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A Healthy Dose of Vitamin Sea


Mercury in Fish: How Does it Happen and How to Avoid it?

We hear about it more and more each year, mercury in fish and how it’s a problem for our health. Mercury levels in fish have climbed by 30 percent over the past 20 years. This is part of the reason why we’re told to be careful when consuming fish.


But, fish are considered a healthy protein so why would we have to put a limit on how much we could consume? We need to be careful because fish contain a high concentration of mercury that makes its way into their diet and ultimately, into our bloodstream.


How Bad Is Mercury?

First of all, this is not intended to be a “doom and gloom” article about how we need to do something quick before we destroy the planet. But, the reality is, mercury is a serious issue and fish is a significant protein that makes up a large portion of the world's diet.


So, how bad is the mercury issue? Well, for example, as much as eight percent of women ages 16-49 have critical levels of mercury in their bloodstream. Why is this a problem?


Consuming high quantities of mercury can lead to neurological changes and developmental issues. This becomes a big issue for teenagers and young adults. In older adults, the side effects become more debilitating with symptoms such as hearing loss, sight loss, and even death.


While drinking the water isn’t a problem since most of the contaminants can be filtered out, it’s the consumption of fish containing mercury that is the problem.


Where Does Mercury Come From?

Here’s the million dollar question, how does the mercury get there in the first place? The first way is anthropogenic which is the result of human activity. This happens from sources such as coal-fired power plants. This is how 50 percent of the mercury emissions occur in the United States.


But, keep in mind that this is all natural and not man-made.


The biggest issue with mercury comes from man-made sources when mercury is reintroduced to the environment. This accounts for nearly two-thirds of all emissions. Re-emissions occur when the mercury is harvested from its natural source, locked up somewhere, and then released back into the environment.


The last issue of mercury in our water is from aquaculture and farmed fish. Many of the fish we eat are raised in fish farms where they’re fed foods containing high concentrations of mercury. The fish die and are eaten by other fish while also defecating in these cramped and dirty environments. This becomes a breeding ground for fish with dangerously high mercury levels.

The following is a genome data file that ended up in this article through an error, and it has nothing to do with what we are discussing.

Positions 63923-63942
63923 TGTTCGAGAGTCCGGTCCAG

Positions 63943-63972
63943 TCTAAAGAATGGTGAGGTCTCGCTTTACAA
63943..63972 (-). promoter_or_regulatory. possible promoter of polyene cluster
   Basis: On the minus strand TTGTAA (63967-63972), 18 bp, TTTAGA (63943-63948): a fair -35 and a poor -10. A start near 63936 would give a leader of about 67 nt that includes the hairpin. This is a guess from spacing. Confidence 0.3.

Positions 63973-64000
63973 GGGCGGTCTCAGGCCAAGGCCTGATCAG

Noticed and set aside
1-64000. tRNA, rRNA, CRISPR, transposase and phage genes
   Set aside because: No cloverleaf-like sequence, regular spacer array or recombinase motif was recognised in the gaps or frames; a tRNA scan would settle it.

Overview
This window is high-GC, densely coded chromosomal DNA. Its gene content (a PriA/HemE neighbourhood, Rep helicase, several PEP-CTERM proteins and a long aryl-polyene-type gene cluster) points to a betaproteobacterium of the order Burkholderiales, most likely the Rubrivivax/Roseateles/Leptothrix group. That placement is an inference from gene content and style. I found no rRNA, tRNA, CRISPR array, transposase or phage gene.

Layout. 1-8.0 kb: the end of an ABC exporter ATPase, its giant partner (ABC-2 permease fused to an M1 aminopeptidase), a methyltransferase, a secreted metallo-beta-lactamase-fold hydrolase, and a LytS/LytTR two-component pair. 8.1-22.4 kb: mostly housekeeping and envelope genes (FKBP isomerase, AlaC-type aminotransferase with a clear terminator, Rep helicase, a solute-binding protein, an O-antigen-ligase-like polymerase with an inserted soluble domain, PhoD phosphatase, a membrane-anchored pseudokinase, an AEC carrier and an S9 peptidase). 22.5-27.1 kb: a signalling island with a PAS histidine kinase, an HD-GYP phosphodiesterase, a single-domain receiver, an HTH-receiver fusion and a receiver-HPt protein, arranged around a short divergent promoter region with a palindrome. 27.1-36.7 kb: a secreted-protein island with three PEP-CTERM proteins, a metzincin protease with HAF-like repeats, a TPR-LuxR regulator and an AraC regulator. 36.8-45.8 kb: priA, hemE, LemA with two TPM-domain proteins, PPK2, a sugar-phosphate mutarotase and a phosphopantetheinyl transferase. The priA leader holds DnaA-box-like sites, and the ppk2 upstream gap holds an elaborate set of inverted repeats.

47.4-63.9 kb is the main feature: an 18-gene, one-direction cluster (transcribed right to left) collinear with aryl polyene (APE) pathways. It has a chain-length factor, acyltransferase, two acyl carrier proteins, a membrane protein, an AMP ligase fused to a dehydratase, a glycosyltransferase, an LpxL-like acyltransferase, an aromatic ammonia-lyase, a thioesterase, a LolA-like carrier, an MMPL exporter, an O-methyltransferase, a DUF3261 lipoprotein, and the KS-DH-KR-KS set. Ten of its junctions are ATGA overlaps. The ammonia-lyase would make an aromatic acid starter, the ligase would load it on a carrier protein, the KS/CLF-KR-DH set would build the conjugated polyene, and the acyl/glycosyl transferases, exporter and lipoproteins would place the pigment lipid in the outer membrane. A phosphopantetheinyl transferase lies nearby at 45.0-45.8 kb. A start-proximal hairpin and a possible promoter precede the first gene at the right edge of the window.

Understanding Biomagnification

Biomagnification is one way to understand how mercury gets from our environment and into our bodies. Remember that the water can contain high levels of mercury but that doesn’t necessarily mean that it’s being “soaked up” by the fish.


They must consume other organisms with high mercury to then become a fish with high mercury themselves.


All of this boils down to how the food chain works. If there is mercury in the water then the plankton will have mercury. Shrimp will then eat the plankton, then fish eat the shrimp, then we eat the fish, and it goes on from there.


Predatory fish such as tuna have the highest amount of mercury because nothing else eats them and they’re consuming all of these other organisms.


There are many efforts being deployed to reduce mercury emissions but we do have a long road ahead of us.


How to Shop for Fish

While avoiding mercury completely is impossible unless you simply don’t eat fish, there are ways to limit your consumption if fish is a large part of your diet.


Avoid predatory fish like swordfish and tuna. Canned tuna is generally considered safe because of the type of tuna used in processing it. Freshwater fish like bass and trout are generally safe as well.


Purchasing wild caught fish that is caught in the United States is also another way to reduce your mercury intake. East and Southeast Asia accounts for approximately 39 percent of mercury emissions in the world so fish harvested in this area are more likely to contain toxic levels of mercury.


Making the right choices as a consumer and supporting policies that reduce emissions are two of the only things you can do to protect yourself and your family. Progress is being made each day to reduce mercury contamination but for now, all we can do is look out for ourselves and limit our consumption.


To learn more, check out Angler’s article about Mercury in Fish.


Coty Perry is a recreational bass angler turned environmental advocate. He’s been writing fishing guides online for over six years and during this time, he’s learned that recreational anglers have a very important role to play in protecting the waters they love so much.



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